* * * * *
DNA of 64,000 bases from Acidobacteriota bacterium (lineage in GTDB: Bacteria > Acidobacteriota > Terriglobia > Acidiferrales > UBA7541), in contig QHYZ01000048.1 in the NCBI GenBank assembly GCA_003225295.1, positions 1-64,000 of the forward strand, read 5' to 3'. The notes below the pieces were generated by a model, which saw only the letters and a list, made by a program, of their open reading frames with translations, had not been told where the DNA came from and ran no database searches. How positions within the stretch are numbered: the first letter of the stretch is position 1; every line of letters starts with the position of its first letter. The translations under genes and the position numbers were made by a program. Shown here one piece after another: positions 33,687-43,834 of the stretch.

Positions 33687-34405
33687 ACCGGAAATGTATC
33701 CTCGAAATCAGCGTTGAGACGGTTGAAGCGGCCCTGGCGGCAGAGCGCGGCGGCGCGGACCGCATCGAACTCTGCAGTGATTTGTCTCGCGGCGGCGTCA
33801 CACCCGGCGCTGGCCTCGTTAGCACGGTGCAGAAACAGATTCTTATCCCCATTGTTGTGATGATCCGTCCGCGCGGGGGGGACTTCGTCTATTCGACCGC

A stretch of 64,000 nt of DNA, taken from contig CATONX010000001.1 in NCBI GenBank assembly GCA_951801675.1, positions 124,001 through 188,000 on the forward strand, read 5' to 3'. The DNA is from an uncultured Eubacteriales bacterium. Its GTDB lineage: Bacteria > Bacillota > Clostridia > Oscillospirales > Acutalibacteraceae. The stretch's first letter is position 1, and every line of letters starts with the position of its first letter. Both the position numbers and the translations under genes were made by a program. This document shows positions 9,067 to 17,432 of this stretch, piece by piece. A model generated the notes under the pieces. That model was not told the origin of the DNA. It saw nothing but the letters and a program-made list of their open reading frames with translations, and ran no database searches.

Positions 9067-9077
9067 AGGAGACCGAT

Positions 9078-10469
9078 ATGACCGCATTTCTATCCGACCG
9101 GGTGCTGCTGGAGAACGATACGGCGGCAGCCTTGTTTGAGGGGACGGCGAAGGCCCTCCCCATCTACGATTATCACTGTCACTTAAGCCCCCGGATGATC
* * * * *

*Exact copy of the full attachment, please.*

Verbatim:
DNA of 64,000 bases from Acidobacteriota bacterium (lineage in GTDB: Bacteria > Acidobacteriota > Terriglobia > Acidiferrales > UBA7541), in contig QHYZ01000048.1 in the NCBI GenBank assembly GCA_003225295.1, positions 1-64,000 of the forward strand, read 5' to 3'. The notes below the pieces were generated by a model, which saw only the letters and a list, made by a program, of their open reading frames with translations, had not been told where the DNA came from and ran no database searches. How positions within the stretch are numbered: the first letter of the stretch is position 1; every line of letters starts with the position of its first letter. The translations under genes and the position numbers were made by a program. Shown here one piece after another: positions 33,687-43,834 of the stretch.

Positions 33687-34405
33687 ACCGGAAATGTATC
33701 CTCGAAATCAGCGTTGAGACGGTTGAAGCGGCCCTGGCGGCAGAGCGCGGCGGCGCGGACCGCATCGAACTCTGCAGTGATTTGTCTCGCGGCGGCGTCA
33801 CACCCGGCGCTGGCCTCGTTAGCACGGTGCAGAAACAGATTCTTATCCCCATTGTTGTGATGATCCGTCCGCGCGGGGGGGACTTCGTCTATTCGACCGC

A stretch of 64,000 nt of DNA, taken from contig CATONX010000001.1 in NCBI GenBank assembly GCA_951801675.1, positions 124,001 through 188,000 on the forward strand, read 5' to 3'. The DNA is from an uncultured Eubacteriales bacterium. Its GTDB lineage: Bacteria > Bacillota > Clostridia > Oscillospirales > Acutalibacteraceae. The stretch's first letter is position 1, and every line of letters starts with the position of its first letter. Both the position numbers and the translations under genes were made by a program. This document shows positions 9,067 to 17,432 of this stretch, piece by piece. A model generated the notes under the pieces. That model was not told the origin of the DNA. It saw nothing but the letters and a program-made list of their open reading frames with translations, and ran no database searches.

Positions 9067-9077
9067 AGGAGACCGAT

Positions 9078-10469
9078 ATGACCGCATTTCTATCCGACCG
9101 GGTGCTGCTGGAGAACGATACGGCGGCAGCCTTGTTTGAGGGGACGGCGAAGGCCCTCCCCATCTACGATTATCACTGTCACTTAAGCCCCCGGATGATC